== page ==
Remand Order Under Class Action Fairness Act Reversed, and Tort Matter

In Hamilton v. Palm, No. 09-3676, a diversity negligence action, alleging that plaintiff fell and was seriously injured doing roofing work and constructing an addition on property owned by defendants, the court affirmed the dismissal of the complaint is reversed where the district court made an unwarranted extension of the pleading standards of Bell Atlantic Corp. v. Twombly, 550 U.S. 544 (2007), and Ashcroft v. Iqbal, 129 S. Ct. 1937 (2009).

 

In Landers Auto Group Number One, Inc. v. Continental Western Ins. Co., No. 09-2783, an action seeking indemnity and defense under an insurance contract, the court affirmed summary judgment for defendant where defendant-insurer had no duty to defend the Truth in Lending Act claims in the underlying action, because the plain language of the word "accident" when read in context with the policy made it clear the policy referred to physical accidents as opposed to accounting errors.

Detroit Gen. Ret. Sys. v. Medtronic, Inc., No. 09-2518

In Detroit Gen. Ret. Sys. v. Medtronic, Inc., No. 09-2518, an action alleging that a biotechnology company engaged in securities fraud by misleading investors as to the seriousness of a problem with certain medical equipment, the court affirmed the dismissal of the action where plaintiff failed to plead fraud with particularity.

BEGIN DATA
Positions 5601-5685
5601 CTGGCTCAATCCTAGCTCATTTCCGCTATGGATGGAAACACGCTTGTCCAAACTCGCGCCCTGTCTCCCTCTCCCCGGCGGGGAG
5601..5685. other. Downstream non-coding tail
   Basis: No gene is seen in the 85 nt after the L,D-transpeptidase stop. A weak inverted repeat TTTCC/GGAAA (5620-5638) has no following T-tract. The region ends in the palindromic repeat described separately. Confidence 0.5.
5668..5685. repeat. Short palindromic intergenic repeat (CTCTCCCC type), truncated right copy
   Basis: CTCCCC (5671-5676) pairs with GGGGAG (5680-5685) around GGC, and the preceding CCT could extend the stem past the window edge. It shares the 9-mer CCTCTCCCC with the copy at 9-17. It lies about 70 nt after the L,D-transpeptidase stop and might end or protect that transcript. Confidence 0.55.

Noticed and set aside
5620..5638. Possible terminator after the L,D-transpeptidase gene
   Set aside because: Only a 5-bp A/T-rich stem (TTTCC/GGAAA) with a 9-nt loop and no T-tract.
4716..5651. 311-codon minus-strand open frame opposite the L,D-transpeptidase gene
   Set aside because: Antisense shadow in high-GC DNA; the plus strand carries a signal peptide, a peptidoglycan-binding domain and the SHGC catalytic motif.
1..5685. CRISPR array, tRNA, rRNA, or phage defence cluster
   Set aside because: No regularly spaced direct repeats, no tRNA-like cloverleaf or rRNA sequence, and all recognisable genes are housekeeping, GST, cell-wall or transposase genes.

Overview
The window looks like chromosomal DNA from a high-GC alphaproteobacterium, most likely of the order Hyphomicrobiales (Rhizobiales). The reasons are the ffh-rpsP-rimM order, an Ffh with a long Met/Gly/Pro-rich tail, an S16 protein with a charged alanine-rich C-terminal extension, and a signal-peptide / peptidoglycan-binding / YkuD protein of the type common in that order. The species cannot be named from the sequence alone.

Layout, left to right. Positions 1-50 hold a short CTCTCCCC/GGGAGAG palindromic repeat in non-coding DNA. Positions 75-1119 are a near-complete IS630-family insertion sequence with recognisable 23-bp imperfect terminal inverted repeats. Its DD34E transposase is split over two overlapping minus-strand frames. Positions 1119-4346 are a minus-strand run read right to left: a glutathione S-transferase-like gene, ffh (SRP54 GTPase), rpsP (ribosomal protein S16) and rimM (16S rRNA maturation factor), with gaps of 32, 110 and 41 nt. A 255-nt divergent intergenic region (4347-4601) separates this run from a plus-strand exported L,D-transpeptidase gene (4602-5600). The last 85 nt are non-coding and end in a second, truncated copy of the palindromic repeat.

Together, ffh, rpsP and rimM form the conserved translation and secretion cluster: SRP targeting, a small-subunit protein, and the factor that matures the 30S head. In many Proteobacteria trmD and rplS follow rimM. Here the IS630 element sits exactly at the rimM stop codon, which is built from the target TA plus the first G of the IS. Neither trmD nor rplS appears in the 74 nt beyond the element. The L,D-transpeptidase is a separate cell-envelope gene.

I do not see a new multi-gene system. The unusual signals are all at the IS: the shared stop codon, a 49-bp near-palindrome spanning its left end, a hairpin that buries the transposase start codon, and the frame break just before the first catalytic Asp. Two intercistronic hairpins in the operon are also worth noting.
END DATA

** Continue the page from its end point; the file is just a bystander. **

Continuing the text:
Trademark Infringement Action and Agriculture Matter

In Georgia-Pac. Consumer Prods. LP v. Myers Supply, Inc., No. 09-2980, an action for contributory trademark infringement, the court affirmed summary judgment for defendant where 1) the district court did not abuse its discretion in discounting plaintiff's survey evidence and crediting more the testimony from industry insiders, and thus, correctly determined that there is no actual confusion by bathroom consumers; and 2) under Arkansas law, there was a strong presumption that interference with an at-will contract is not improper.

Malonga v. Holder, No. 09-2218

In Malonga v. Holder, No. 09-2218, a petition for review of the BIA's denial of petitioner's application for withholding of removal, the court granted the petition where 1) the court could not say the record shows more than periodic instances of mistreatment that did not rise to the level of persecution and other incidents that could not be clearly connected to a protected ground; 2) the court could not tell from the BIA's opinion whether it considered petitioner's political activities after he left the Congo; and 3) the BIA's pattern and practice analysis failed to account for the risks petitioner argued he would face as an actual or imputed political dissident.

In Dahl v. Rice County, No. 09-1210, an action alleging constitutional violations resulting from plaintiff's termination as a deputy sheriff, the court affirmed summary judgment for defendants where 1) there was no evidence that this single incident of the sheriff losing his temper represents a policy of the sheriff or of Rice County; 2) plaintiff was not "informing the public" that the department was engaged in "misfeasance, malfeasance or nonfeasance," but rather he focused on the sheriff's unpleasant demeanor; and 3) there was no evidence that the sheriff was authorized to assault employees, as would be necessary for him to prevail on a claim of procedural due process.